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The Washington Post
5,000 SEE MAN HANGED
Execution of Frank Grano in Woods at Snow Hill.
MANY CAMP THERE ALL NIGHT
Spectators Orderly But no Effort is Made to Hide Scene of Hanging from Huge Crowd- Paid Penalty for Murder of Mr. and Mrs. Robinson and Alonzo Redden.
Special to The Washington Post.
Snow Hill, Nov. 26- Trembling from hand to foot , but nerved before the ordeal, Frank Grano stood on the top step at the Worcester County jail and said "Good-by, boys," to the 500 persons who had gathered to see his departure for the place of execution.
He was executed at 9:15 o'clock.
At an early hour he partook of a slight breakfast and drank some coffee. By 7 o'clock all arrangements for the execution had been made within the jail.
Spectators began to arrive at Snow Hill as early as 9 o'clock last night, and from that hour until the time of execution there was almost a continuous passing of automobiles and all kinds of horse-drawn vehicles through Snow Hill.
Three hundred and ninety-six automobiles were counted in the woods adjacent to the execution. The Berlin state road was lined with automobiles and neighboring farmyards were the resting places of many more.
A conservative estimate placed the number of people who viewed the hanging and those around the courthouse at Snow Hill at 5,000. Many camped in the woods during the night, and the glare from the numerous camp fires presented a weird experience at an early hour this morning- it resembled a large detention camp.
This resemblance was made more realistic by the presence of women and children. During the night some campers would sing parts of a familiar hymn. The authorities saw early in the week that any attempt to exclude the public from witnessing the hanging would cause trouble, hence no precaution was taken to build a fence around the gallows and make the execution private. The crowd this morning did not interfere with the proceedings in any way.
On September 6 Grano shot and killed Mr. and Mrs. Levin P. Robinson and their farmhand, Alonzo Redden. He was jealous of the woman.
The Denton Journal
THE CHESAPEAKE BAY BRIDGE
That It Will Pay From the Start Is Believed by Many Experts.
Indicating the need of a bridge across the bay, traffic authorities of the Eastern Shore estimate that 131,500 automobiles made the detour by way of Elkton across the Susquehanna river to Baltimore, during the year 1926.
This vehicular traffic originated from all points on the Eastern Shore of Maryland and Delaware. It is maintained that the erection of a bridge across Maryland's inland sea is a real need, and that the advent of motor traffic in larger volumes and the advancement of engineering knowledge, have brought this problem within the realm of practical business.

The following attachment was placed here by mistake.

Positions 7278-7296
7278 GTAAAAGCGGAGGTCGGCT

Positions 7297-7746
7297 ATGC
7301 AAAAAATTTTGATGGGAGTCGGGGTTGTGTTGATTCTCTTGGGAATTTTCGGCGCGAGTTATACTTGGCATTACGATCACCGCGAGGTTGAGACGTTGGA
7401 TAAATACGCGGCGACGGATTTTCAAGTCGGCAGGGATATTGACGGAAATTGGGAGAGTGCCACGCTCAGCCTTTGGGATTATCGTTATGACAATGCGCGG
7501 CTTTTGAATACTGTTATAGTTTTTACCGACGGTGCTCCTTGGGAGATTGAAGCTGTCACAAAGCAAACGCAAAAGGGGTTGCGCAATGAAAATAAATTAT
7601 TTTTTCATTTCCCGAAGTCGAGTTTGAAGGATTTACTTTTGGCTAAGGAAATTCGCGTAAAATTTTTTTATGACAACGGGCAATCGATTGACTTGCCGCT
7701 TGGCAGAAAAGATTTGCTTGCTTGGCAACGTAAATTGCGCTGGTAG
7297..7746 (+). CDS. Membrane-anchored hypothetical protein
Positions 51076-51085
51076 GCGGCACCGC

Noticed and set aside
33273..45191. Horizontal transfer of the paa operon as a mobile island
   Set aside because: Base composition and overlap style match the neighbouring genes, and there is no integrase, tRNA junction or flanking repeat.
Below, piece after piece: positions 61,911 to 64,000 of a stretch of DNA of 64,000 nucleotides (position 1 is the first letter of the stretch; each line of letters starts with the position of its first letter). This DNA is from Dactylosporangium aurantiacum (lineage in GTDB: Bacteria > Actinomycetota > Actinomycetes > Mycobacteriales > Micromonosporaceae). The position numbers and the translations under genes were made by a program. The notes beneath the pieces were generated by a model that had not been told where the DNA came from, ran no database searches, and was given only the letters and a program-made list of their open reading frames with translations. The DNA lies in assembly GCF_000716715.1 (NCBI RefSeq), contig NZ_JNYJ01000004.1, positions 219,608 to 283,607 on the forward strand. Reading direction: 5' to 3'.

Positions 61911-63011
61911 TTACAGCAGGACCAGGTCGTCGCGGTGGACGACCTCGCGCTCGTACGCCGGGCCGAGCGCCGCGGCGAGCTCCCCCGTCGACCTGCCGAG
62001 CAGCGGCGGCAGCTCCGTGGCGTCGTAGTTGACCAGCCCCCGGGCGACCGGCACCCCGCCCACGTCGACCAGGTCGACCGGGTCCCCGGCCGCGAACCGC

According to estimates just made public, the cost of taking a passenger automobile from Chestertown to Baltimore by way of ferry is $4.50; by way of Elkton and Havre de Grace, $5.10, while by way of the proposed bridge from Bay Shore to Rock Hall, it would be but $3.10.
The scale of toll rates proposed by the Chesapeake Bridge Company, which corporation is expected to erect the bridge, and upon which the rates are based, are as follows: Passenger vehicles, §1.25; light trucks, §1.50; heavy trucks, $3; passengers, other than driver, 15 cents. These are said to be maximum tolls proposed.
(The Kentucky New Era- Hopkinsville, Kentucky)
MARYLAND STATE IN ORANGE BLOSSOM BOWL
PRINCESS ANNE, Md. (AP)- Coach Skip McCain heads for Miami tonight with a Maryland State football squad seeking revenge against Florida A&M in the Orange Blossom Bowl.
Three years ago, three Maryland State linemen were hurt and McCain had only 27 players to take to Miami. Florida A&M romped to a 67-19 victory, by far the worst licking suffered by McCain in 10 years.
This time, he'll be in better shape for Saturday's game with 33 hearty players. His 10 year record is 73-7-3.
The Daily Dispatch (Richmond, Va.)
A Duel Prevented in Maryland. —Hon. Edward Long and the Hon. John W. Crisfield, both ex-members of Congress, and residents of Somerset county, Md., have been held to bail at Princess Anne to keep the peace, in the sum of $10,000 each, by Judge Spence, on the ground that a challenge had passed between them to fight a duel. It is said the affair grew out of a previous personal rencountre.
Footnote: Attorney John W. Crisfield was the founder of Crisfield but he never lived there. He resided in Princess Anne.
A 4-H Club member from Pocomoke City took top honors at the Sixteenth Annual Baltimore Stock Show. The grand champion individual steer was an Aberdeen Angus raised by 18-year-old Ralph Lankford.
February, 1938 (Time Machine archive)
(Uniontown Morning Herald- Uniontown, Pa.)
LETTER TRAVELS MANY MILES TO NEARBY VILLAGE
SNOW HILL, MD., Jan 31. (AP)- For only three-cents, a letter travels 130 miles en route from Snow Hill to Girdletree- just seven miles away.
Here's how it works:
A Girdletree letter mailed here goes by a bus star mail route to Stockton- passing through Girdletree without a stop.
Another bus takes it from Stockton to Pocomoke City to meet a northbound train.
Train mail clerks unlock the pouch, sort the mail and toss the Girdletree letter into another pouch, which is tossed off the train to be picked up by a southbound train.
The pouch returns to Pocomoke City by train and another bus takes it to Stockton.
Another bus picks it up there and takes it four miles to Girdletree.
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